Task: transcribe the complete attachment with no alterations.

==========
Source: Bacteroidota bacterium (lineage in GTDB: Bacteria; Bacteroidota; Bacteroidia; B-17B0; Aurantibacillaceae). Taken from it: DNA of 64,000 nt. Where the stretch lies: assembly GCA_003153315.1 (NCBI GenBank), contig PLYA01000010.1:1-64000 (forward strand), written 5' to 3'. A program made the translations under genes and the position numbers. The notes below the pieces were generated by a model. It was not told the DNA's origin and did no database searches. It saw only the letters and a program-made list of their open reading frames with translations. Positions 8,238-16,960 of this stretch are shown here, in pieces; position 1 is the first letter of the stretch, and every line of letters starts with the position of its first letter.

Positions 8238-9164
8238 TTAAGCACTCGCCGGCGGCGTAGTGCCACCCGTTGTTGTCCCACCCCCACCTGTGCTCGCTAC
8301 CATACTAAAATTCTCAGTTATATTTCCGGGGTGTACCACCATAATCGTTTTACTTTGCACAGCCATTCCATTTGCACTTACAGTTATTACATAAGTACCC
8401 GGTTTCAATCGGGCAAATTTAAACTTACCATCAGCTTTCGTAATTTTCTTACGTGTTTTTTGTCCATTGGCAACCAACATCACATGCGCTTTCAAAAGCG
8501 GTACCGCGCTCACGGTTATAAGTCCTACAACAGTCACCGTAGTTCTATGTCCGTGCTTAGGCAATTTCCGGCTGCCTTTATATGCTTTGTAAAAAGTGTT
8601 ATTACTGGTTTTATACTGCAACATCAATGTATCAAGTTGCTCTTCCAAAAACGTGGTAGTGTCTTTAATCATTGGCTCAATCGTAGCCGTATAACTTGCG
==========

Source: Bacteroidota bacterium (lineage in GTDB: Bacteria; Bacteroidota; Bacteroidia; B-17B0; Aurantibacillaceae). Taken from it: DNA of 64,000 nt. Where the stretch lies: assembly GCA_003153315.1 (NCBI GenBank), contig PLYA01000010.1:1-64000 (forward strand), written 5' to 3'. A program made the translations under genes and the position numbers. The notes below the pieces were generated by a model. It was not told the DNA's origin and did no database searches. It saw only the letters and a program-made list of their open reading frames with translations. Positions 8,238-16,960 of this stretch are shown here, in pieces; position 1 is the first letter of the stretch, and every line of letters starts with the position of its first letter.

Positions 8238-9164
8238 TTAAGCACTCGCCGGCGGCGTAGTGCCACCCGTTGTTGTCCCACCCCCACCTGTGCTCGCTAC
8301 CATACTAAAATTCTCAGTTATATTTCCGGGGTGTACCACCATAATCGTTTTACTTTGCACAGCCATTCCATTTGCACTTACAGTTATTACATAAGTACCC
8401 GGTTTCAATCGGGCAAATTTAAACTTACCATCAGCTTTCGTAATTTTCTTACGTGTTTTTTGTCCATTGGCAACCAACATCACATGCGCTTTCAAAAGCG
8501 GTACCGCGCTCACGGTTATAAGTCCTACAACAGTCACCGTAGTTCTATGTCCGTGCTTAGGCAATTTCCGGCTGCCTTTATATGCTTTGTAAAAAGTGTT
8601 ATTACTGGTTTTATACTGCAACATCAATGTATCAAGTTGCTCTTCCAAAAACGTGGTAGTGTCTTTAATCATTGGCTCAATCGTAGCCGTATAACTTGCG